There are those people you are yet to meet in person but are somehow drawn to, through a feeling of familiarity. One of those people for me is Victorian based Kirsty Davey, owner of online store, Otis & Otto. Over the last few years I’ve had the pleasure of watching Kirsty’s beautifully curated store of hand made objects flourish. I am drawn like a moth to the flame to those who support artists from around the globe. Kirsty’s down to earth sensibility is what sets her and her gorgeous store apart from the crowd.


I recently (via email) sat down with Kirsty to ask her a few questions about her passions. We covered the delightful topics of travel and food, as well as her desire to support the authentic and hand made. Her pursuit of honesty in the everyday object has become a feature in her own home and in the way she conducts her daily life.

Can you share a bit about your background and how you came to be where you are today?


I grew up in Melbourne & spent most of my childhood outdoors...camping, fishing & collecting things. After finishing school in 2001, I pursued Media Studies at University, dabbling in photography & styling but over time my focus shifted from study to traveling. In 2009, I relocated to the small coastal community of Jan Juc (one hour south-west of Melbourne) & landed a job working at Quiksilver (HQ) in a global liaison / editing role where I tottered around corporate-surf-chaos until the arrival of our daughter Mali Stone in 2011.


Was Otis & Otto, as a concept, something that you always planned on doing or did it come about more organically?


Without any initial plans to build a 'brand' or 'business' I launched (the blog) Otis & Otto. The blog began as an impromptu pin-board, a central place for me to collate & share online content / inspiration & eventually develop my ‘online voice’. On the advice of friends & readers, I decided to expand the blog by opening a small online retail space in 2014 & have since been collaborating with artisans / makers to slowly cultivate an (evolving) collection of unique objects from across the globe.

Otis & Otto is carefully curated; with objects I imagine you using in your own home. Is this an important factor when selecting makers for the shop?


I consider most objects as either practical or sentimental. If you don’t have a use for it or a memory / feeling attached to it – why own it? Unless we are talking about Bentwood chairs – I buy them compulsively & unnecessarily.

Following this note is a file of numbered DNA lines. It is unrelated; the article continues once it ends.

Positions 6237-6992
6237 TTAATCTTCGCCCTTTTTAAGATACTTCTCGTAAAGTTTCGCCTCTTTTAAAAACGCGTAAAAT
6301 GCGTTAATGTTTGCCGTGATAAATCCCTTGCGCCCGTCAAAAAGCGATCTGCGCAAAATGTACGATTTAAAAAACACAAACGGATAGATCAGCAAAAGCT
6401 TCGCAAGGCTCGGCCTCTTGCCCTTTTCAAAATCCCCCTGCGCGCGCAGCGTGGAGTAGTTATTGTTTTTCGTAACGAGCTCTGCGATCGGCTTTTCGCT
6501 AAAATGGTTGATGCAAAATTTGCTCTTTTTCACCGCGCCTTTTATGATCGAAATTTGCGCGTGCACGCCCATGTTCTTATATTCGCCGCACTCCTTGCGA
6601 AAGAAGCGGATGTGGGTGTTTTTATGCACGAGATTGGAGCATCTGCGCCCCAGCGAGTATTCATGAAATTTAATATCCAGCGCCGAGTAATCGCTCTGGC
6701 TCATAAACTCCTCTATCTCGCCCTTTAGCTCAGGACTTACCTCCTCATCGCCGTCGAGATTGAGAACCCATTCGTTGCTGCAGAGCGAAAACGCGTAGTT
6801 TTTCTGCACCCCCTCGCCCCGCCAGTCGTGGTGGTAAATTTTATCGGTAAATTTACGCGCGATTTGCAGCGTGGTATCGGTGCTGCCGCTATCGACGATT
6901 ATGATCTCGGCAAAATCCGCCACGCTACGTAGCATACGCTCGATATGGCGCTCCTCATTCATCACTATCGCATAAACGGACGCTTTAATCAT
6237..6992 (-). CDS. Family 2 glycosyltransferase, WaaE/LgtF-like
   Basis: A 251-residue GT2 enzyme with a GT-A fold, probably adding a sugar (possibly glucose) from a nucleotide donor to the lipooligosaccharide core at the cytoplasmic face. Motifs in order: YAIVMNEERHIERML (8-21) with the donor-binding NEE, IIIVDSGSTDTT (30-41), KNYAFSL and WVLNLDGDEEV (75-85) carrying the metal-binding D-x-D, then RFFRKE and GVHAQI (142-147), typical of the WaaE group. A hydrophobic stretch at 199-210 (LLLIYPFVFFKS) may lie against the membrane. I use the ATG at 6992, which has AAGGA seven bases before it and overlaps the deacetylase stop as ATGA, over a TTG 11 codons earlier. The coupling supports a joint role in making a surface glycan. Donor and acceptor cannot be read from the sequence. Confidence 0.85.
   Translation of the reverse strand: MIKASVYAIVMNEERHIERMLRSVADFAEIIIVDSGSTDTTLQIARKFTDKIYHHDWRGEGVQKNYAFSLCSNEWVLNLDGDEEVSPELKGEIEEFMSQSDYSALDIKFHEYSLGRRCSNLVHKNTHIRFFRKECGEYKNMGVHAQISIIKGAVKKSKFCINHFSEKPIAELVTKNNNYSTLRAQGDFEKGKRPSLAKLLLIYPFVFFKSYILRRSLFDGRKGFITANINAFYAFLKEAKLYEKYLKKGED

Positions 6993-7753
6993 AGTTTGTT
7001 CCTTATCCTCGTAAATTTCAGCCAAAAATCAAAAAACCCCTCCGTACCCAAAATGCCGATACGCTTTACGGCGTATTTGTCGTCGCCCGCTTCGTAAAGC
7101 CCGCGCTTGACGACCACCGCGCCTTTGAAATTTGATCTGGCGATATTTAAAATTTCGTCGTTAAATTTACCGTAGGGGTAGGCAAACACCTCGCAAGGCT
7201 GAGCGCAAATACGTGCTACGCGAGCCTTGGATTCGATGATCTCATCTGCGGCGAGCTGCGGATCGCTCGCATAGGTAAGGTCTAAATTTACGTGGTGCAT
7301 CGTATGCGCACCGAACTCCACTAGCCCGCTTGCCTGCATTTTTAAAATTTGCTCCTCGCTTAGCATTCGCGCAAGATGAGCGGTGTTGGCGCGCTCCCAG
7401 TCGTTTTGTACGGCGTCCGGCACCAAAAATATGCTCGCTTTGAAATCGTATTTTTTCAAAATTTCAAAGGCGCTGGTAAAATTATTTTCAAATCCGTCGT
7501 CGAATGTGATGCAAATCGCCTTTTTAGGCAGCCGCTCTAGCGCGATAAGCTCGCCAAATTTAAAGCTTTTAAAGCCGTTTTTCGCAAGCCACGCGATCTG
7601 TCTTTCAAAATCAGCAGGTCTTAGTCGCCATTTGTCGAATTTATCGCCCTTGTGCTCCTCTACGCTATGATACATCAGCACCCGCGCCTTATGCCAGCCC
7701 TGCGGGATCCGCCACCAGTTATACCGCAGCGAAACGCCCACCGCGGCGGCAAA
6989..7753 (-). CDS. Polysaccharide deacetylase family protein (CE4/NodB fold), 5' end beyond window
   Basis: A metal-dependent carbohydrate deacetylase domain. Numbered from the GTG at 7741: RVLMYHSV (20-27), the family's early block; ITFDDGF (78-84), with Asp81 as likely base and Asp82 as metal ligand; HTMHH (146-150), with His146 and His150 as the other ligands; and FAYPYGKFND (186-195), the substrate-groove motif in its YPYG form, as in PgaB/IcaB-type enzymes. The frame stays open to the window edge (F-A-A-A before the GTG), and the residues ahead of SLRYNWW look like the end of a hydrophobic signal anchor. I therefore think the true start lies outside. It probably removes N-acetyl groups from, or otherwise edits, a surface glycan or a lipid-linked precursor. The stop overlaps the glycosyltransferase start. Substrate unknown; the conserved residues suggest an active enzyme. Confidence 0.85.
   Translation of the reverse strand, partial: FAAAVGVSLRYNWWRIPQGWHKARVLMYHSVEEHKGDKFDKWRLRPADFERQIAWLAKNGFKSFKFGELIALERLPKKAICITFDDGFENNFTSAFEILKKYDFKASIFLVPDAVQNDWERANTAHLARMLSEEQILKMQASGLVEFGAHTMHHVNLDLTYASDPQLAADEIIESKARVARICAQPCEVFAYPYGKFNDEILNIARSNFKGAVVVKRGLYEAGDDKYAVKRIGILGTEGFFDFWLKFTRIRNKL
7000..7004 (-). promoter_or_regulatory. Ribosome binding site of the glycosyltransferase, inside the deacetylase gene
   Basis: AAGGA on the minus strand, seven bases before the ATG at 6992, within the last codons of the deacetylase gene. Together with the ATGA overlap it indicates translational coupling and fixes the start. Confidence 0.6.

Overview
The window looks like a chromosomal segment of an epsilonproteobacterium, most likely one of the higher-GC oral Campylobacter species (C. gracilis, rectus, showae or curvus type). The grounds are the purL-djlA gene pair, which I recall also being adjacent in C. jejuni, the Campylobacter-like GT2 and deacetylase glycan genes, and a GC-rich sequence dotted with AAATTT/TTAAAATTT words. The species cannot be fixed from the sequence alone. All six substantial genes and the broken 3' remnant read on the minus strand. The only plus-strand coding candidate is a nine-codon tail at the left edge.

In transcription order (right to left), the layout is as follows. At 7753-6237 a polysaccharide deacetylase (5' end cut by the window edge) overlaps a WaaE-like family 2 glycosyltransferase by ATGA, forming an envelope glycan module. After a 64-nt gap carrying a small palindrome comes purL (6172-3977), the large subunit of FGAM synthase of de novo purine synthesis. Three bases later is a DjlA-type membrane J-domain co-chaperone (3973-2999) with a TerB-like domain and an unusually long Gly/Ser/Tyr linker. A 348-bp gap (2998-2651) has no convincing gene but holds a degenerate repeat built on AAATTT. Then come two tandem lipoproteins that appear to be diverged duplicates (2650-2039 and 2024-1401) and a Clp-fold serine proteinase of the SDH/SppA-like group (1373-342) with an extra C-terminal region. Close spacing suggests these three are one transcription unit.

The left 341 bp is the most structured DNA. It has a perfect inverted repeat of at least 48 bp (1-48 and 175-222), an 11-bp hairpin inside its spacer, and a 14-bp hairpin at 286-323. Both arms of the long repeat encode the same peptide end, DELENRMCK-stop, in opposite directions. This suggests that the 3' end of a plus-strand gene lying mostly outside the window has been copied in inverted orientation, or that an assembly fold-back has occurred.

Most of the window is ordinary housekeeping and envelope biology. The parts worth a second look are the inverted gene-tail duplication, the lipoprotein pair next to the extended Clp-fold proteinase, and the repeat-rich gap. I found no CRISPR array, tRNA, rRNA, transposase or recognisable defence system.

Why do you feel it’s important to support this new wave of makers and artists?


I think many of us seek a more visceral connection to the landscape & in doing so look beyond the veritable plethora of disposable objects to find beauty, meaning & value in our product choices. Supporting artisans who champion wares using handcrafted techniques might help us to preserve our connection with mother-nature & our past.

Can you share some of the ups and downs of running your own online shop?


Negotiating distractions. Working from home is convenient / rewarding but comes with uncertainties…juggling domestic / family life, wellbeing & a grass-roots business is a delicate balance. So far, my organic approach to expanding the business has worked…I could implement a more aggressive advertising / marketing strategy or invest more heavily in products but I would be taking on more than I can commit to for now. Assessing, accepting & owning my strengths / weaknesses has been a significant learning curve since embarking on the Otis & Otto project.

You made the move from Melbourne to Jan Juc on Victoria’s surf coast a few years back.  Did the change of environment from the city to the sea have an impact on your family life and the way you live?


Absolutely. I feel more grounded & connected to EVERYTHING since we downshifted from the megalopolis.

Last year you traveled with your family to Paris and rural France, can you tell us a bit about your trip, were there places you visited which you found particularly inspiring/interesting?


Our trip to France was largely inspired by Peter Mayle. We spent one month - exploring, foraging, cooking, eating & drinking our way around Paris, Bourgogne, Lyon, Provence, Biarritz & Bordeaux.

You recently started a second Instagram page @lacuisinequotidienne, can you tell us a little about this new project?


La Cuisine Quotidienne (Everyday Cooking) is a quiet space for me to share everyday, simple deliciousness with other hungry cooks.

Cooking is an important part of your household.  Can you share a favourite family recipe with us?


Lentilles du Puy. One of the highlights of our trip to France was visiting the Beaune Farmers Market, procuring tasty delights & returning home to cook a traditional Lentilles du Puy for my beloved. Served with crusty batard, generous lashings of butter & VIN…c’est manifique!

When you travel back to Melbourne are there any favourite places you always visit?


The Queen Victoria Market Food Hall. The symphony of hustle & aroma of Market Lane coffee lures me in every time!

Is there anything you are currently coveting?


A quiet place in the desert, surrounded by stone & howling coyotes.

Do you have any daily rituals?


I like to start my day with music, hot lemon water & a good breakfast...usually podge (with chia & raw honey).

What is your favourite item in the Otis & Otto shop at the moment?


Bahen & Co. Almond & Sea Salt Chocolate. A sweet & salty medley of roasted almonds, sea salt & dark cacao. Deliciousness.

What’s coming up next that’s exciting you?


More living. More loving!

All photographs by Kirsty Davey